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Aim: This study set out to determine the extent of use, abuse and dependence of commonly abused psychoactive substances and their correlates among undergraduates in the University of Port Harcourt.
Methodology: In a cross-sectional survey, using multi-stage sampling, undergraduates in the Social sciences faculty of the University of Port Harcourt, Nigeria were selected. A semi-structured questionnaire adapted from the WHO student drug survey proforma was used as an instrument for data collection. The results were analysed using EPI-info 2000 statistical package.
Results: There were 352 respondents with a mean age of 24.4 ± 3.5 years. There were 203 (57.7%) males and 149 (42.3%) females. A majority of respondents (90.6%) use at least one psychoactive substance while 22.2% of them abuse substances. The male sex predominated among the substance abusers with a M: F ratio of 2:1. The prevalence of current use for psychoactive substances ranged from 1.3% to 74.9%. Alcohol (74.9%), was the most commonly used psychoactive substances while heroin (1.3%), was the least used. Abuse rates were higher in cocaine, tobacco and cannabis (66.7%, 63.6% and 55.3% respectively) while dependency rates were higher in heroin, cannabis and cocaine (100.0%, 76.2% and 50.0% respectively). The top three reasons given for starting to use psychoactive substances were experimentation (23.1%), group conformity (23.1%) and curiosity (20.5%) while the reasons given for continuing to use/abuse these substances were to feel good (37.2%), relieve stress (20.0%) and avoid withdrawal symptoms (11.5%). The majority (70.5%) of psychoactive substance users started to use substances before enrolment into the university while more than half of the substance users (56.4%) admitted that being in the university did not increase their use of psychoactive substances. Adverse effects on productivity were noted in 60.3% of substance users.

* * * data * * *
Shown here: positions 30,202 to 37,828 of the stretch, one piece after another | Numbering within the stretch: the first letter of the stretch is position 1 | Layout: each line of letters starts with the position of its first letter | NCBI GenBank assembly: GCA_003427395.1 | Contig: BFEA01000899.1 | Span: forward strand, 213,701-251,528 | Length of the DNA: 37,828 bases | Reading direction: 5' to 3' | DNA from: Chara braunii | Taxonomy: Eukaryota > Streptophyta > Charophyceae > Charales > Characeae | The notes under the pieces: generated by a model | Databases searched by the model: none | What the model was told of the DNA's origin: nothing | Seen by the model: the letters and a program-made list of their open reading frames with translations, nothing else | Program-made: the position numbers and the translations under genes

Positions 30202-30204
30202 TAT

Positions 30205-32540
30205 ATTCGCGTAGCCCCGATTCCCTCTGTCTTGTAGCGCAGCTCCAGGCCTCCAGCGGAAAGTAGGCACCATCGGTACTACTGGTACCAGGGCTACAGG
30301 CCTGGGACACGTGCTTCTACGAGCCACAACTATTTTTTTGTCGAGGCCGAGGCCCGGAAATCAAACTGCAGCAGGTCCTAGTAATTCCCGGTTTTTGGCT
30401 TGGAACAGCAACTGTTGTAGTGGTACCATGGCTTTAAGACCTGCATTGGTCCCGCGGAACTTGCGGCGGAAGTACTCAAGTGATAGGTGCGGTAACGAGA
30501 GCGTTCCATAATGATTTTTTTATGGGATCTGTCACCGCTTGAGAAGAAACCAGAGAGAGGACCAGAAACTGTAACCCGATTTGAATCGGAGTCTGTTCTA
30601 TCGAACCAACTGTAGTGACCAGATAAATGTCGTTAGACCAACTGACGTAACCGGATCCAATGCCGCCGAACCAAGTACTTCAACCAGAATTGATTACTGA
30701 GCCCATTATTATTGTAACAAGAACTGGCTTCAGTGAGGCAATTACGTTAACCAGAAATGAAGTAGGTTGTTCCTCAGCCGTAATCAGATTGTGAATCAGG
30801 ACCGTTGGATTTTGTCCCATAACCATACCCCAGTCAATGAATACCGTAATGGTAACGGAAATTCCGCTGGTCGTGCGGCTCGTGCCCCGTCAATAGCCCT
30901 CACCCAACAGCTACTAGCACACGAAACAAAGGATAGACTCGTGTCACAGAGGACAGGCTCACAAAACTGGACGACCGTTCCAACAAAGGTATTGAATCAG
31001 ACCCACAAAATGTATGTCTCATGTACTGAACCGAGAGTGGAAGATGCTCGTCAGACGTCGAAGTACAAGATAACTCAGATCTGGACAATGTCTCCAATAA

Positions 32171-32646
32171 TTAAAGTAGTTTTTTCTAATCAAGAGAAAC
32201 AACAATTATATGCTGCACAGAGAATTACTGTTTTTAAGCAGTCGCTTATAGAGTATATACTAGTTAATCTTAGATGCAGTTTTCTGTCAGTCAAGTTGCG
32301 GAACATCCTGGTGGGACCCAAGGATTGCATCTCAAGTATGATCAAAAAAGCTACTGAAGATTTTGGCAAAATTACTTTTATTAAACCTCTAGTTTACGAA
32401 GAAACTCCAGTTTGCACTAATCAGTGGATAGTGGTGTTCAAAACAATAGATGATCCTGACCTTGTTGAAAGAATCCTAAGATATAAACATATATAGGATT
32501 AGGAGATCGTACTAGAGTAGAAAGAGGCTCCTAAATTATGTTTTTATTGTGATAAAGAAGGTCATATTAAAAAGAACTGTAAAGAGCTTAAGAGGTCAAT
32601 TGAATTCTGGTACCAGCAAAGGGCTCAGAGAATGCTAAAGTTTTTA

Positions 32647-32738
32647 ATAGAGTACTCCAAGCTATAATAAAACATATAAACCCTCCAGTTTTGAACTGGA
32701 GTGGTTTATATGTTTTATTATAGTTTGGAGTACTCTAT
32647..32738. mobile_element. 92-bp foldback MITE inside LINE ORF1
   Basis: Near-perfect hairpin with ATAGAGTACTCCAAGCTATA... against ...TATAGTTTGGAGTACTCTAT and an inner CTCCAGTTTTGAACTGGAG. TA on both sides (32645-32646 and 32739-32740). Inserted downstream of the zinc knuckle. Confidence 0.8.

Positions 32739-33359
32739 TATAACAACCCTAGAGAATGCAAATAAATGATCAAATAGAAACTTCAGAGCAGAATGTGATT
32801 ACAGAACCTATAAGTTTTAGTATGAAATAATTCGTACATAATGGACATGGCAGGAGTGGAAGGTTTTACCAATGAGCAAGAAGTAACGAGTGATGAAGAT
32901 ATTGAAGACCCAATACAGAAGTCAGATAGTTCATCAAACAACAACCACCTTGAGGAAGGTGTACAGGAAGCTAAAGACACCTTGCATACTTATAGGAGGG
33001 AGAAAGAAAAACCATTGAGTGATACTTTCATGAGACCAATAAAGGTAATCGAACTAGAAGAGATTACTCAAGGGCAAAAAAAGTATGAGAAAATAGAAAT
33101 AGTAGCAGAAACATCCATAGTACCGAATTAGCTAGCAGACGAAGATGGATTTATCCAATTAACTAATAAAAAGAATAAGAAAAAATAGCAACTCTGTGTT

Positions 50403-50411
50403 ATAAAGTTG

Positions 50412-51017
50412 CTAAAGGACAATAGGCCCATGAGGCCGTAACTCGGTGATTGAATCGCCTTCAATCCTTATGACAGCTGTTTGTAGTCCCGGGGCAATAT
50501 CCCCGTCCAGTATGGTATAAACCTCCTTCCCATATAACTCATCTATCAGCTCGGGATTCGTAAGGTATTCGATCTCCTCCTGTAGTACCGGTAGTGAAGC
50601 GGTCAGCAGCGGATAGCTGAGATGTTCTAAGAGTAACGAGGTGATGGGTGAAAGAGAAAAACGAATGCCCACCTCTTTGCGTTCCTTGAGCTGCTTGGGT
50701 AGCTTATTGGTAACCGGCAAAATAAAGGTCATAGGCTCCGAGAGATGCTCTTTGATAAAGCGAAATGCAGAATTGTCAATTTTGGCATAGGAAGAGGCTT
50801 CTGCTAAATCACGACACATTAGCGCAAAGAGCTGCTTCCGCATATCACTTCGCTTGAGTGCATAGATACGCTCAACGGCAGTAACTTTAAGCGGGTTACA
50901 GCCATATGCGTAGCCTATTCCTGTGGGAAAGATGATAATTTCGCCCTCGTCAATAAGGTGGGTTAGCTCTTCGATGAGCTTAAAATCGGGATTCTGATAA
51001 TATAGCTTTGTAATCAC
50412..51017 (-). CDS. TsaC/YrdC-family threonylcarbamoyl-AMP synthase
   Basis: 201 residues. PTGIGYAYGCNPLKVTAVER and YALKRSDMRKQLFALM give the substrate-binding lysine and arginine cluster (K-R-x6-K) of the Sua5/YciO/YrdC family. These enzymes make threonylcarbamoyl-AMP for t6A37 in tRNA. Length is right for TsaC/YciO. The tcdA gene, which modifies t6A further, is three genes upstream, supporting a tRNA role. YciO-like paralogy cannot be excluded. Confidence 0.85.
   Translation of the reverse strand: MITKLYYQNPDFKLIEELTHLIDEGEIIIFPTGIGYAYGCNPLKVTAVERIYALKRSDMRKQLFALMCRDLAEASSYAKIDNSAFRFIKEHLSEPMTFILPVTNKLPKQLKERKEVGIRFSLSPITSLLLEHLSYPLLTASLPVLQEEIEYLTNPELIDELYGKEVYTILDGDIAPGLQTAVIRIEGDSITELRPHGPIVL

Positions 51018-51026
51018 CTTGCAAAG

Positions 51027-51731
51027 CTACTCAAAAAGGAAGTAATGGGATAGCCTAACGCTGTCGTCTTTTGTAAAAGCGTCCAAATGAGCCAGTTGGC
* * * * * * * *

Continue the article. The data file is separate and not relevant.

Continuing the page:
Conclusion: The tendency to abuse substances may begin earlier in childhood and adolescent ages, with the male sex, more vulnerable. More efforts at public enlightenment on the detrimental effects of psychoactive substances should be strategically targeted to include the family unit, primary and secondary school children.
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